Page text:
"Every spring, no matter if you lost 95 games or won 95 games, it's a great time of year," Twins general manager Terry Ryan said. "You evaluate players, you get to see new faces and you renew your friendships. There isn't any better time for a baseball team than Spring Training."
This year brings a little bit of a different Spring Training for the Twins, a club that is used to having a settled pitching staff. Normally, the team's first week of camp has drawn little attention. When the position players reported, the anticipation would build to see which of the team's new additions might bring the offense that had been lacking in previous seasons.
Now, all that attention will be on the club's rotation, as almost all of the spots are up for grabs. Without Brad Radke, who retired, and Francisco Liriano, who's recovering from elbow surgery, to anchor the staff behind two-time Cy Young Award-winner Johan Santana, it will be a fierce competition to see who can help fill the voids.
"That's a rarity for us in the last number of years," Ryan said of an unsettled staff. "Usually, it's things other than starting pitching. But we're not an organization that doesn't have concerns every time that we go to Spring Training. You have to have Spring Training for a reason, and sometimes you have to work things out."
That process now begins as the club welcomes new faces, such as Ramon Ortiz and Sidney Ponson, as well as some of the young arms now battling for their chance at a spot in the rotation. But the questions are not limited to the newcomers. Even one of the lone returnees, Carlos Silva, is a bit of a question mark. After struggling to an 11-15 record with a 5.94 ERA in '06, the hope is that Silva can return to the form he had in '05, when he went 9-8 with a 3.44 ERA.
Boof Bonser is considered a virtual lock for the rotation after earning the No. 2 starting spot in the playoffs, and other young pitchers such as left-hander Glen Perkins and right-hander Matt Garza provide the team with some talented options. Scott Baker and top pitching prospect Kevin Slowey also will be in the mix.
For some of these rotation candidates, it will be a first opportunity to catch the coaches' attention, while for others it will be a final chance to prove themselves ready for the big leagues. Such is the case with right-hander J.D. Durbin, who finds himself out of options heading into this year's camp.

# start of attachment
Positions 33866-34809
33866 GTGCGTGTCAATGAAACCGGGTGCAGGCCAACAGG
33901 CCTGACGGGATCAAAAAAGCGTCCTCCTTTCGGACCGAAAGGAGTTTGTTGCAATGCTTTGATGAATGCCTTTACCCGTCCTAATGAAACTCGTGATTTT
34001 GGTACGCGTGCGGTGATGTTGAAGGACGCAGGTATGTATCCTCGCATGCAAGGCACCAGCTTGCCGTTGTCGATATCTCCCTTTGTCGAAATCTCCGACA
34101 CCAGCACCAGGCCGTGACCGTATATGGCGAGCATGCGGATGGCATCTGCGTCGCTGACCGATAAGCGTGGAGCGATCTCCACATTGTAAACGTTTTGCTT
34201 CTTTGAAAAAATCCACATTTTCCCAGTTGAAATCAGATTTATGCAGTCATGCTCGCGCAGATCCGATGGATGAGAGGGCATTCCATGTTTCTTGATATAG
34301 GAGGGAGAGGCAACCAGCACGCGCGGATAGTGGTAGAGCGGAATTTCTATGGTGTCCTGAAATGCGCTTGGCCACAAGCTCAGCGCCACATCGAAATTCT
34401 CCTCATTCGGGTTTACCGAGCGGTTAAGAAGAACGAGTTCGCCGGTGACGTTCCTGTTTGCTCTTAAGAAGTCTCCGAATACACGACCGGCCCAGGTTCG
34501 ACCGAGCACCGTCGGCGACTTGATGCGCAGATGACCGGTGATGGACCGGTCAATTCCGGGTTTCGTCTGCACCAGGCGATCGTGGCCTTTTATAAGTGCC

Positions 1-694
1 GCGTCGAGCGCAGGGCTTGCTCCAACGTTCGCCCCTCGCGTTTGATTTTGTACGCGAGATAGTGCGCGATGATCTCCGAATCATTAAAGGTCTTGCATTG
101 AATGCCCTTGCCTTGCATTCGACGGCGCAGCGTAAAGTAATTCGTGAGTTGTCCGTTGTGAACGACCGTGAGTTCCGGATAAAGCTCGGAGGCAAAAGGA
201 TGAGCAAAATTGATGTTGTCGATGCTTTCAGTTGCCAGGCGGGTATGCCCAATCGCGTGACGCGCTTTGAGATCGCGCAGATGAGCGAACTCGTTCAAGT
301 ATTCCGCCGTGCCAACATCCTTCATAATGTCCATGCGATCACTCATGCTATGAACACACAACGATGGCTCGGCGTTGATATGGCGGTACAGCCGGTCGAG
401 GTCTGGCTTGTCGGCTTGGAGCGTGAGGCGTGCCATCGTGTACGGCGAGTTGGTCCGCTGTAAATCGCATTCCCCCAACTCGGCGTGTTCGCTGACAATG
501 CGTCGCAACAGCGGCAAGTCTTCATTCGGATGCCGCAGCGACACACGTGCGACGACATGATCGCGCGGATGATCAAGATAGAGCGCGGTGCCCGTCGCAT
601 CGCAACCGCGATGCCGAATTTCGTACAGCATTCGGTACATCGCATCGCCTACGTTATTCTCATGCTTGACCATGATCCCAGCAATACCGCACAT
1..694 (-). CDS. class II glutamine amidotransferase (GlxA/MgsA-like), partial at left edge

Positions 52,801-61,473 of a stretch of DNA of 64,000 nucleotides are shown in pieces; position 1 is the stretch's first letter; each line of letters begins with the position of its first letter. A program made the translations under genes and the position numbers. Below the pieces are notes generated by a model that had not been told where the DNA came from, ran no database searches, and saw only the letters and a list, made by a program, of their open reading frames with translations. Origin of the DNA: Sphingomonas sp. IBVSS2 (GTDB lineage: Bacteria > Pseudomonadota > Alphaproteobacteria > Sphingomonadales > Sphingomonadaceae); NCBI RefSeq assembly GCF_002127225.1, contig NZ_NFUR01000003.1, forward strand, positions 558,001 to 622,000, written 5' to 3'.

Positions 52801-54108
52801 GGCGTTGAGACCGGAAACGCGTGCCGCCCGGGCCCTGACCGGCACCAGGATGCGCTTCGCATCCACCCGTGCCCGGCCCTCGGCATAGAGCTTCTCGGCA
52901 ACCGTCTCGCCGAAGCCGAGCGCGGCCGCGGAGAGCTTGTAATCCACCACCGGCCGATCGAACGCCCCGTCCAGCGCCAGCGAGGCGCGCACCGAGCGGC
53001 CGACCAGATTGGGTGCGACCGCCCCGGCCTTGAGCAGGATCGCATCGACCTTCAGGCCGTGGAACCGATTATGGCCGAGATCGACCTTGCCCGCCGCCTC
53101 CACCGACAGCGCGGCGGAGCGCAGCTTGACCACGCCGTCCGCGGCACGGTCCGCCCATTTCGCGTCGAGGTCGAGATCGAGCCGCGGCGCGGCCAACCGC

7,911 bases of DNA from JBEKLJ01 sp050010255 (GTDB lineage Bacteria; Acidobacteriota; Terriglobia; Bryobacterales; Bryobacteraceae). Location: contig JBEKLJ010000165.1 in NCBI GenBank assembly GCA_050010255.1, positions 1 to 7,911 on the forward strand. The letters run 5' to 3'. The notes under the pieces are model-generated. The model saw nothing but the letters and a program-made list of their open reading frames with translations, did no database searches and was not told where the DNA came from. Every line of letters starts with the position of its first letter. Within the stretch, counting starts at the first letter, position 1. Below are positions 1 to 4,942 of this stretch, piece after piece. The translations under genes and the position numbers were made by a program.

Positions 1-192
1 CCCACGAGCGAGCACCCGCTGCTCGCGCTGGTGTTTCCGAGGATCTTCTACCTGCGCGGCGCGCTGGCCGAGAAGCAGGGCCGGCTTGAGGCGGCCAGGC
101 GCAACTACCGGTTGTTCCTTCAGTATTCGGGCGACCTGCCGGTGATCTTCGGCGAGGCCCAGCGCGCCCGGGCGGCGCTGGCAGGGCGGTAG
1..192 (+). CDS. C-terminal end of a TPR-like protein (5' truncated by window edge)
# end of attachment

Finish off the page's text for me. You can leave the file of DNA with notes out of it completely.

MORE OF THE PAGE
The Twins may have spots to fill in the rotation, but there is no such concern in the bullpen. All-Star closer Joe Nathan once again anchors the group that returns Dennys Reyes, Juan Rincon, Pat Neshek, Jesse Crain and Matt Guerrier. There is an opening for another lefty to back up Reyes, with a few veterans in camp as non-roster invitees, including Randy Choate and Mike Venafro, battling for the spot.
The Twins are also set in their catching situation, returning one of the most formidable duos behind the plate in Joe Mauer and Mike Redmond. Mauer enters his fourth season in the Majors having just signed a four-year deal, and he will look to repeat his offensive success of '06. But it's not offense that's a concern, as Mauer and Redmond will have their work cut out for them trying to figure out a relatively new pitching staff.
A better look at just what might be in store for the Twins this spring won't come until the rest of the club reports on Friday. The first full-team workout will take place on Saturday, and everyone seems eager to get things underway. The excitement to get started is certainly fueled by the disappointing end to last season -- getting swept by the A's in the playoffs still lingers with many of the players and coaches.
"Everyone is kind of on a mission," Twins manager Ron Gardenhire said. "Everyone pretty much understands what we went through last year. We'll have a few new people who didn't have a chance to experience it with us, but most of the guys in the clubhouse did. We know how to get there; now, it's just about getting it done when you get there."